The Killer Angels: The Classic Novel of the Civil War (Civil War Trilogy)

The Killer Angels: The Classic Novel of the Civil War (Civil War Trilogy)

Michael Shaara

Language: English

Pages: 355

ISBN: 0345348109

Format: PDF / Kindle (mobi) / ePub


“My favorite historical novel . . . a superb re-creation of the Battle of Gettysburg, but its real importance is its insight into what the war was about, and what it meant.”—James M. McPherson
 
In the four most bloody and courageous days of our nation’s history, two armies fought for two conflicting dreams. One dreamed of freedom, the other of a way of life. Far more than rifles and bullets were carried into battle. There were memories. There were promises. There was love. And far more than men fell on those Pennsylvania fields. Bright futures, untested innocence, and pristine beauty were also the casualties of war. Michael Shaara’s Pulitzer Prize–winning masterpiece is unique, sweeping, unforgettable—the dramatic story of the battleground for America’s destiny.

Hampton Roads 1862: Clash of the Ironclads (Campaign, Volume 103)

 

 

 

 

 

 

 

 

 

 

Lee rode away. Pickett said earnestly, “Sir, how much time do we have?” Terrible question. But he did not know what he was asking. Longstreet said, “Plenty of time. The guns will fire for at least an hour.” Pickett slapped his thighs. “It’s the waiting, sir, you know? Well, sir, I think I’ll have the troops lie down. Then I’ll write to Sallie. You’ll see it’s delivered, sir?” Longstreet nodded. Pickett rode off. Nothing to do now but wait. The guns were in line, the caissons were stacking

grin. Gamble was sober sane; Devin was more the barroom type. Buford walked the horse back and forth along the rise. He said aloud, “I wonder where their cavalry is.” Devin laughed. “The way old Stuart gets around, he could be having dinner in Philadelphia.” Buford was not listening. He said abruptly, “Get your patrols out. Scout this bunch in front of us, but scout up north. They’ll be coming in that way, from Carlisle. We’ve got a bit of light yet. I want to know before sundown. I think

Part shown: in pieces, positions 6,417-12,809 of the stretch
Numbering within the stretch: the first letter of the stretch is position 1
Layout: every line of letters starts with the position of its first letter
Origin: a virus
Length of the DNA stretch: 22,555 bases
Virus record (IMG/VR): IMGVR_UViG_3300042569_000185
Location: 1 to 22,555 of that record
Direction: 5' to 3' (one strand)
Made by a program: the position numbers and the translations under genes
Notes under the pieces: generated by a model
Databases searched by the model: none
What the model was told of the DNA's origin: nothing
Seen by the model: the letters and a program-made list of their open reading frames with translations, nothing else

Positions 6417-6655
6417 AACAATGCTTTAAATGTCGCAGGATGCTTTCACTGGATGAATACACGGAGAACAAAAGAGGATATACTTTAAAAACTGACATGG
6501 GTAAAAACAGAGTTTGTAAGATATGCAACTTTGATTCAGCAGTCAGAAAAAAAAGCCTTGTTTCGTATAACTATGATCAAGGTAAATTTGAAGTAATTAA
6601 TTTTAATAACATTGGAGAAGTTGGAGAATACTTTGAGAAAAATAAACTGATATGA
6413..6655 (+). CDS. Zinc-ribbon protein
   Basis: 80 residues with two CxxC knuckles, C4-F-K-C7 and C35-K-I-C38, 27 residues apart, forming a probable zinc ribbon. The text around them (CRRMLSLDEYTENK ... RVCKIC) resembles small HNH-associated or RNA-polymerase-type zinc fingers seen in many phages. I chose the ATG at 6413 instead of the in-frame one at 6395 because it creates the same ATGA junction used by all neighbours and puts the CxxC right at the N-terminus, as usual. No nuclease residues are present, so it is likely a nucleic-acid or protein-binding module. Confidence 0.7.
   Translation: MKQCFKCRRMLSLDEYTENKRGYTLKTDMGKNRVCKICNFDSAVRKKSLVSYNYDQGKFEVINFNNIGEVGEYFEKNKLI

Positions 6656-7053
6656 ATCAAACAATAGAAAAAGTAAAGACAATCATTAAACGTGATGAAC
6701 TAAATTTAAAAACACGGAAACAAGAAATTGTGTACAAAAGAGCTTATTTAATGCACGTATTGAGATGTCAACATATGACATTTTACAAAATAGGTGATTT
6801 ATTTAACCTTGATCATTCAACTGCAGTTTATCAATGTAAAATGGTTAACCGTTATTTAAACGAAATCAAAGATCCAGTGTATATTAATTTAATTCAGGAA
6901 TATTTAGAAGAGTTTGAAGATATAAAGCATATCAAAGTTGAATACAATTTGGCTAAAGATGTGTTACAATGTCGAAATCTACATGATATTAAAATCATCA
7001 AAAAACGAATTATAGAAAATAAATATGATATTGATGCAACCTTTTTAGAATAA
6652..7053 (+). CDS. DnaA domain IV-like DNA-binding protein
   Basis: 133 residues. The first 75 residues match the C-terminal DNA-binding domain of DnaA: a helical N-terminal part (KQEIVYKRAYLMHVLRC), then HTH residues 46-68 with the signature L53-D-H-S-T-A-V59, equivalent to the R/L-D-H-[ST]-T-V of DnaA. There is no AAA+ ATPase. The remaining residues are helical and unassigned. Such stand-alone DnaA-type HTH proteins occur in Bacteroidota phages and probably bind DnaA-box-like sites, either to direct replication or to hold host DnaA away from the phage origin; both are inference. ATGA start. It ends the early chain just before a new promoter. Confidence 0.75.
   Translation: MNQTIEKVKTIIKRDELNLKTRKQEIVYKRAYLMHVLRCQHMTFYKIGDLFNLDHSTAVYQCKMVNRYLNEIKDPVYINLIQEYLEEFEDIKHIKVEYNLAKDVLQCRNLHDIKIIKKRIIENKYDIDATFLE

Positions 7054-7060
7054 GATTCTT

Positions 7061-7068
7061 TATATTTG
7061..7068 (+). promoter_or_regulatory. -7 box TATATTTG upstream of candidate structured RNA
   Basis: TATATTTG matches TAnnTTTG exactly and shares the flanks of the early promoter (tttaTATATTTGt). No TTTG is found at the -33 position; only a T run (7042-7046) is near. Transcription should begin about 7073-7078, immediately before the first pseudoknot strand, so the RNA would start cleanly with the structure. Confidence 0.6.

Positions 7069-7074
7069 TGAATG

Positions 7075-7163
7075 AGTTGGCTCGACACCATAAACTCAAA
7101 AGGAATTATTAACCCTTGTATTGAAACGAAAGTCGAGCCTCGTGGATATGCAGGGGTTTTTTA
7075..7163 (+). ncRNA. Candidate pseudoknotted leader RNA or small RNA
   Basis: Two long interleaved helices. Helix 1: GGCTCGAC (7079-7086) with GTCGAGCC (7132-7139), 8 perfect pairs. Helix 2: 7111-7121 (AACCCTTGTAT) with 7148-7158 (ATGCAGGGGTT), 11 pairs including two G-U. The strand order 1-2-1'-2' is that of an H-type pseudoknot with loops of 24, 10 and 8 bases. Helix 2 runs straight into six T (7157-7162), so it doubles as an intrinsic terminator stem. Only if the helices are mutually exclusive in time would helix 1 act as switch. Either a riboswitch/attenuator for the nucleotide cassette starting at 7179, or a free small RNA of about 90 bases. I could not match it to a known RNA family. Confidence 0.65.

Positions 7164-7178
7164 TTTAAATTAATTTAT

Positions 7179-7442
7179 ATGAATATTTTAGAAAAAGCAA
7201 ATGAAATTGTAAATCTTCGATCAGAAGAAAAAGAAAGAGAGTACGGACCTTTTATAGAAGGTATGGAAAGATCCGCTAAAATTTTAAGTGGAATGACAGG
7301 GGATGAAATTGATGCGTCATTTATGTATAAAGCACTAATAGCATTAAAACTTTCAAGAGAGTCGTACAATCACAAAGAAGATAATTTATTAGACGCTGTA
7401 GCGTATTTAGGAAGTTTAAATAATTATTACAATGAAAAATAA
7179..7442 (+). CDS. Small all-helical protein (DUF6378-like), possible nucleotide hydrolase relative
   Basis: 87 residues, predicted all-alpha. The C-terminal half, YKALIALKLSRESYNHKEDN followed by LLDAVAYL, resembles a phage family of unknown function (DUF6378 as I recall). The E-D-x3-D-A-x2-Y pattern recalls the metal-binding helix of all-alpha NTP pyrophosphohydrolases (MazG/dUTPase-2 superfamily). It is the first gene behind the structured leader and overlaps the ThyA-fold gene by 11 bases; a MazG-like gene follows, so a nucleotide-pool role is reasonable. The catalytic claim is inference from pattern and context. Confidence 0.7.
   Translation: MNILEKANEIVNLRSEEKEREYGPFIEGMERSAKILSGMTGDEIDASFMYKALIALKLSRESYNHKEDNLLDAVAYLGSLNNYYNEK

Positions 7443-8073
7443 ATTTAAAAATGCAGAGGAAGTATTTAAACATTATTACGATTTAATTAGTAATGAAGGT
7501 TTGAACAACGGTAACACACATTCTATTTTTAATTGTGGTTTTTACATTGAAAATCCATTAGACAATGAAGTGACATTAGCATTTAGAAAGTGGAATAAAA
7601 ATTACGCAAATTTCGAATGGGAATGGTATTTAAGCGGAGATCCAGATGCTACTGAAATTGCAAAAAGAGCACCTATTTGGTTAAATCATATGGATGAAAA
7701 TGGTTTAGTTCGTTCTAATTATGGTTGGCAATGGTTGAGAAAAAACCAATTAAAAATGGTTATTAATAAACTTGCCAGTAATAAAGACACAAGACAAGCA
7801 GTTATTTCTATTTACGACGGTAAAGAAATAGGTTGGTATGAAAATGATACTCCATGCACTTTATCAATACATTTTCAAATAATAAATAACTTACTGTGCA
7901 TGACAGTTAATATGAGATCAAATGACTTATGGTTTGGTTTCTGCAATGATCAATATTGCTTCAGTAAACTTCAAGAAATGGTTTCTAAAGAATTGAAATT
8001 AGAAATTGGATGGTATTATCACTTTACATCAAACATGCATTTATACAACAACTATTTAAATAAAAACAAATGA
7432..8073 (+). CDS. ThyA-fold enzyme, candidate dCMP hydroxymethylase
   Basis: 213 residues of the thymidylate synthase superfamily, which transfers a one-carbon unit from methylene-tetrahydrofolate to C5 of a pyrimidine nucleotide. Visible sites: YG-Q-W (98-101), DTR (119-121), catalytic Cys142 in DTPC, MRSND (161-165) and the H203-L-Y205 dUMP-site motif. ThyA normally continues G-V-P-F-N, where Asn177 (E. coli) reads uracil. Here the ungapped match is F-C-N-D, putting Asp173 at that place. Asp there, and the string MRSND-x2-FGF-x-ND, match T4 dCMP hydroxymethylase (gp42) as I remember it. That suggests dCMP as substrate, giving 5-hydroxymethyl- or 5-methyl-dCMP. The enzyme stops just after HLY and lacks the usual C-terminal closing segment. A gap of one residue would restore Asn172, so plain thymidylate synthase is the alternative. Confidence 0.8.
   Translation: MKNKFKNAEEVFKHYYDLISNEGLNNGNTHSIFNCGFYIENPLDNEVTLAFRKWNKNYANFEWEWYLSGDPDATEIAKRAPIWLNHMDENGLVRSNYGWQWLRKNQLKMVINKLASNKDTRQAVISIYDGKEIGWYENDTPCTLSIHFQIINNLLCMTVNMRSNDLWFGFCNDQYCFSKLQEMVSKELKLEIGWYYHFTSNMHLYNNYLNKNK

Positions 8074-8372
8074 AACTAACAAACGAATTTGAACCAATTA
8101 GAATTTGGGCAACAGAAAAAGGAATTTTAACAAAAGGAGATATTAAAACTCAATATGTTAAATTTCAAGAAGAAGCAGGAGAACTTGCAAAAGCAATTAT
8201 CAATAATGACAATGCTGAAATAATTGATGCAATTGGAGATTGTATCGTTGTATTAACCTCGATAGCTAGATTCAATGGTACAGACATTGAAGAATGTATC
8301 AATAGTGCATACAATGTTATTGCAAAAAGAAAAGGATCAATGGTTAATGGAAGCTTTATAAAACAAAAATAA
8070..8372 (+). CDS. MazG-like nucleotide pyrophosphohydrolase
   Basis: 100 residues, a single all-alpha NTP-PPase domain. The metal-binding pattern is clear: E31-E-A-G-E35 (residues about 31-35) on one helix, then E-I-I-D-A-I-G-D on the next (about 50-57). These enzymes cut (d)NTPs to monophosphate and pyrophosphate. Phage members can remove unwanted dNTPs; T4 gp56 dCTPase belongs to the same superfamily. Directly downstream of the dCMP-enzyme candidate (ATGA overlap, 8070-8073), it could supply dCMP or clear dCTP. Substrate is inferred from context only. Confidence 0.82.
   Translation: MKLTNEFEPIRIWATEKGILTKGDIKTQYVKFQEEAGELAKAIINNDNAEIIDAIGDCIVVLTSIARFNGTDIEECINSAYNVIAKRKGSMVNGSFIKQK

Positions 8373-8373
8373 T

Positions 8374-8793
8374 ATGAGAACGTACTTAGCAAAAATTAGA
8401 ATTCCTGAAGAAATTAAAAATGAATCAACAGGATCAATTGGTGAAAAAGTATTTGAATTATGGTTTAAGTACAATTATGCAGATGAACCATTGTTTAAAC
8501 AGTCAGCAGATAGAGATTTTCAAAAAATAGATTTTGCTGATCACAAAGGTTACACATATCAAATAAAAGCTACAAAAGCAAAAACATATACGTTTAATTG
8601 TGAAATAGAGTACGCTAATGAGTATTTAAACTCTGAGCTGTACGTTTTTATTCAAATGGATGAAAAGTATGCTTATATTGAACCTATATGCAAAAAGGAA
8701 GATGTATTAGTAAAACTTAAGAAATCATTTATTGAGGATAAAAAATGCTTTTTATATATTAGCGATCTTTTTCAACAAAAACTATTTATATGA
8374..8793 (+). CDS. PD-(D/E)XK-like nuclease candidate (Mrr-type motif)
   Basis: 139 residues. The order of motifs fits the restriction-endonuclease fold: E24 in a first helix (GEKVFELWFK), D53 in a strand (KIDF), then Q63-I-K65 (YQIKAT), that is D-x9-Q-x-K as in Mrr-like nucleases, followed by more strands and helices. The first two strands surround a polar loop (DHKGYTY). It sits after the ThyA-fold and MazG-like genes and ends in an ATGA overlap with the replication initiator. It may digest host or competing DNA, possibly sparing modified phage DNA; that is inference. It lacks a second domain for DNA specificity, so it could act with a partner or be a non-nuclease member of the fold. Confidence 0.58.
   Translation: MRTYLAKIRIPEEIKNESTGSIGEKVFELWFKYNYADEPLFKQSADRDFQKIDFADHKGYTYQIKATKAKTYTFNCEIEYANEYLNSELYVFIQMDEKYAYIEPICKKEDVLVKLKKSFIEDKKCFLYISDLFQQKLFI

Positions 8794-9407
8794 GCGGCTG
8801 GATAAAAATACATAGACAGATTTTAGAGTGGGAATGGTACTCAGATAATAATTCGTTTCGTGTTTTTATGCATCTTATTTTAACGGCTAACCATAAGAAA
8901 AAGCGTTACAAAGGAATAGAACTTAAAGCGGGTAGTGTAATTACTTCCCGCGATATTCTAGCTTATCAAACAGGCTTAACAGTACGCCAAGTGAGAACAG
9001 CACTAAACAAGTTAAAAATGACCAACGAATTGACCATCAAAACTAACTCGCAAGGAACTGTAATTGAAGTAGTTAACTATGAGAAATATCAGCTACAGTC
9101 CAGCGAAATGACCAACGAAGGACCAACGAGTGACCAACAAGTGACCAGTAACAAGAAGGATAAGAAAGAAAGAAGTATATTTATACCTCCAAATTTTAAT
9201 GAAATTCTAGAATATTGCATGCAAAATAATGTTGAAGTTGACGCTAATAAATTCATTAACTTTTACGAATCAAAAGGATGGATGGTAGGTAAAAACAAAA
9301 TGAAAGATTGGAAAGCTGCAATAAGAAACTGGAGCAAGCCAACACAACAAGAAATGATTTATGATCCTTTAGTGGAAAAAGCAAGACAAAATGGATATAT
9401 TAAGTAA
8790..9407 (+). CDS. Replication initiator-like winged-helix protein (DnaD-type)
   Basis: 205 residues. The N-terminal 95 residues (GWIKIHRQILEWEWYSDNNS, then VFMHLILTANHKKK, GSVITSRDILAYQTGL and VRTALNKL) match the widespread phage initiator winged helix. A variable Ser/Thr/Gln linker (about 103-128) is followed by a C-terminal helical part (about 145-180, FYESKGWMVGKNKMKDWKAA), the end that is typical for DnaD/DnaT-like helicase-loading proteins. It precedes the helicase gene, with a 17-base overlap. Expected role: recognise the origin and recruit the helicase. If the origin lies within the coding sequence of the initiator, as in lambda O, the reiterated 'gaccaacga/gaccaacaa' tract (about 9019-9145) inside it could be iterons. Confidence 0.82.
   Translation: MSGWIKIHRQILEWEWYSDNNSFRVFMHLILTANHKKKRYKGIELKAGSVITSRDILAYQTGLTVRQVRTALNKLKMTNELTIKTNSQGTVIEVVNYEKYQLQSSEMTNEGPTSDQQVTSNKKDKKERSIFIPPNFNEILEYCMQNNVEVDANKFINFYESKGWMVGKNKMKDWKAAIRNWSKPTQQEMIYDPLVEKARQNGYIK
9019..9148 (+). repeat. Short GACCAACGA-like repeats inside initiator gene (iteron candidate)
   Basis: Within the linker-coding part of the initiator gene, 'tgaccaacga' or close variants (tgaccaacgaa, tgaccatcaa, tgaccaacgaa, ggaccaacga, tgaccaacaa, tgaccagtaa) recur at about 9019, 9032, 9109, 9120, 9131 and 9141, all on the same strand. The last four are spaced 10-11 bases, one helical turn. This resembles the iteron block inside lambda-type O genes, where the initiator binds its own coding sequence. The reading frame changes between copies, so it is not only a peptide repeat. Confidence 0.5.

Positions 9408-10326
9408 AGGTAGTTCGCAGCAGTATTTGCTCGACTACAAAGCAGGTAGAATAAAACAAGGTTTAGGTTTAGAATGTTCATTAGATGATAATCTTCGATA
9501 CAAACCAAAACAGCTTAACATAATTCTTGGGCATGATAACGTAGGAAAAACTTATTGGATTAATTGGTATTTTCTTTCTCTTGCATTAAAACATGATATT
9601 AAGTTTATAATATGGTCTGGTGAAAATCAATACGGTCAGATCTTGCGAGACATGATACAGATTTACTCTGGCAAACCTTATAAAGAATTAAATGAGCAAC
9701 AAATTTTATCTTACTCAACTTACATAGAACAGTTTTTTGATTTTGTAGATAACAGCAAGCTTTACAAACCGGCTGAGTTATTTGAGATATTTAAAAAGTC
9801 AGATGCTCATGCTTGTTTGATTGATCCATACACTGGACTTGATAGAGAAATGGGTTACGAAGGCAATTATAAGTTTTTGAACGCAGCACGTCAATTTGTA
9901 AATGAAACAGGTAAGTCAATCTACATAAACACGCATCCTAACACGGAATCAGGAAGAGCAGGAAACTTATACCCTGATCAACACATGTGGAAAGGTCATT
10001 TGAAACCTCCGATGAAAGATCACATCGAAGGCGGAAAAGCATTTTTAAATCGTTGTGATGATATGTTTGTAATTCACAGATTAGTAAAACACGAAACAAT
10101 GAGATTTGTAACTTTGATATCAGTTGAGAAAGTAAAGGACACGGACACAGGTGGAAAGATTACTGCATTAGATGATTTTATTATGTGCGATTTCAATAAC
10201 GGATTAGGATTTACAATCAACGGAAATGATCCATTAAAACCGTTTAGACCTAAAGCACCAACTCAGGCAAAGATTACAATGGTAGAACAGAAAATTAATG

brother Thomas becomes his aide. Thomas too has yearned to be a soldier. The wishes of both men are to be granted on the dark rear slope of a small rocky hill called Little Round Top. John Buford, Major General, thirty-seven. A cavalry soldier, restless and caged in the tamed and political East, who loves the great plains and the memory of snow. A man with an eye for the good ground, already badly wounded and not long to live, weary of stupidity and politics and bloody military greed. At

die.” In the darkness he could not see Fremantle’s face. He talked to darkness. “Let me explain this. Try to see this. When we were all young, they fought in a simple way. They faced each other out in the open, usually across a field. One side came running. The other got one shot in, from a close distance, because the rifle wasn’t very good at a distance, because it wasn’t a rifle. Then after that one shot they hit together hand to hand, or sword to sword, and the cavalry would ride in from one

stood now upon alien ground he had once sworn to defend, sworn in honor, and he had arrived there really in the hands of God, without any choice at all; there had never been an alternative except to run away, and he could not do that. But Longstreet was right, of course: he had broken the vow. And he would pay. He knew that and accepted it. He had already paid. He closed his eyes. Dear God, let it end soon. Now he must focus his mind on the war. Alternatives? Any real choice here? Move on, to

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